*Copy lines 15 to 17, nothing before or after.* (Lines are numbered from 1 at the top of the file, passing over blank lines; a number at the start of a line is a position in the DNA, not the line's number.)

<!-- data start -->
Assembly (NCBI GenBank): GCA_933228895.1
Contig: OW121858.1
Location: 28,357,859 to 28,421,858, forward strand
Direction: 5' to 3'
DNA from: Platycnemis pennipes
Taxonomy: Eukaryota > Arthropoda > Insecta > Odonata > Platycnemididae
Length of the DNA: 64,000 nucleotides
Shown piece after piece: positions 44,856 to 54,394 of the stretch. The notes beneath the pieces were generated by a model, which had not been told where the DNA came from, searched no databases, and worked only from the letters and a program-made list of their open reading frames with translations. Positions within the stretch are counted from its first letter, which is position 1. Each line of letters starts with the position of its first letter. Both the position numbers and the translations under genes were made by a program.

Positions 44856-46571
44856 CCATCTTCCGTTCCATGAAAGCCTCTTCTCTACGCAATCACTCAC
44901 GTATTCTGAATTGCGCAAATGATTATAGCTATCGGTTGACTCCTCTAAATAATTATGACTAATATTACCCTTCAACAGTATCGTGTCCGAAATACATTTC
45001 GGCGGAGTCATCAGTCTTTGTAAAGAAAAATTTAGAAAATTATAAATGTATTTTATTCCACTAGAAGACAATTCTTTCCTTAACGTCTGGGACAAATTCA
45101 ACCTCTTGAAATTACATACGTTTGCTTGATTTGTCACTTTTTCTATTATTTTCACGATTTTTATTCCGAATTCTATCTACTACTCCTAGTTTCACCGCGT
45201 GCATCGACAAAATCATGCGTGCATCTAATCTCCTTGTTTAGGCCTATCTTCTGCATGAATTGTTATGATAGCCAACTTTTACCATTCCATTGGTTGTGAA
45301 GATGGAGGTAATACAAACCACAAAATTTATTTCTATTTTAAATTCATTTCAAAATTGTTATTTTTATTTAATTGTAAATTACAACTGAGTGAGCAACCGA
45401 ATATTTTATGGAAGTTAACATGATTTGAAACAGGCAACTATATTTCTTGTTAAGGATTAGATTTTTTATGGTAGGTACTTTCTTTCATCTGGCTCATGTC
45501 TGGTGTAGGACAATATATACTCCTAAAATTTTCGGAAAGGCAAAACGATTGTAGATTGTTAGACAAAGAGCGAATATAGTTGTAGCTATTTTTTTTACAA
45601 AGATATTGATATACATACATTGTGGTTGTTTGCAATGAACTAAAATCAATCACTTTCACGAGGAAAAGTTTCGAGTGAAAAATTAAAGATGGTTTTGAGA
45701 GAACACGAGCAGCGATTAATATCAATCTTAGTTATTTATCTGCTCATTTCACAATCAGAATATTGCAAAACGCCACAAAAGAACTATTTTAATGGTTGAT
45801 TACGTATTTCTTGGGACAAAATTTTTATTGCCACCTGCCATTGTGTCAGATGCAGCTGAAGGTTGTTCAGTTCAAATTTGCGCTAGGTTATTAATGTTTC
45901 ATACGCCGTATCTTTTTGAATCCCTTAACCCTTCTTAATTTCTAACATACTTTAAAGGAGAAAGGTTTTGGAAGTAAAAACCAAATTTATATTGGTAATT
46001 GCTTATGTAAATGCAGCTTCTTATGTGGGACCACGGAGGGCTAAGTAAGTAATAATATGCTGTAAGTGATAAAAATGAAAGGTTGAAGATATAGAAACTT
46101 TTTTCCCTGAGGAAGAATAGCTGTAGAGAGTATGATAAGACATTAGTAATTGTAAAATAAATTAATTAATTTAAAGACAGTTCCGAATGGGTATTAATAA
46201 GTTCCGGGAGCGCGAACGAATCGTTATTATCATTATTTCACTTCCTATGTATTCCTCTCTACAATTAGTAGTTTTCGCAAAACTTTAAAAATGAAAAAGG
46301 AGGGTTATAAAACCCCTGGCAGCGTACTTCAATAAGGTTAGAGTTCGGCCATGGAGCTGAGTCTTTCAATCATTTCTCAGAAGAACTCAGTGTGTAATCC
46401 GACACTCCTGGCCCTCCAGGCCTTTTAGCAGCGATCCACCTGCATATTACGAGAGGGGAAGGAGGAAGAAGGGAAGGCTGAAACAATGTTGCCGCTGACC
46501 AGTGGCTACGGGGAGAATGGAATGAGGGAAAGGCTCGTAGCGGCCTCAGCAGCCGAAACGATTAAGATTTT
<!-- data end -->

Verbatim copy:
45301 GATGGAGGTAATACAAACCACAAAATTTATTTCTATTTTAAATTCATTTCAAAATTGTTATTTTTATTTAATTGTAAATTACAACTGAGTGAGCAACCGA
45401 ATATTTTATGGAAGTTAACATGATTTGAAACAGGCAACTATATTTCTTGTTAAGGATTAGATTTTTTATGGTAGGTACTTTCTTTCATCTGGCTCATGTC
45501 TGGTGTAGGACAATATATACTCCTAAAATTTTCGGAAAGGCAAAACGATTGTAGATTGTTAGACAAAGAGCGAATATAGTTGTAGCTATTTTTTTTACAA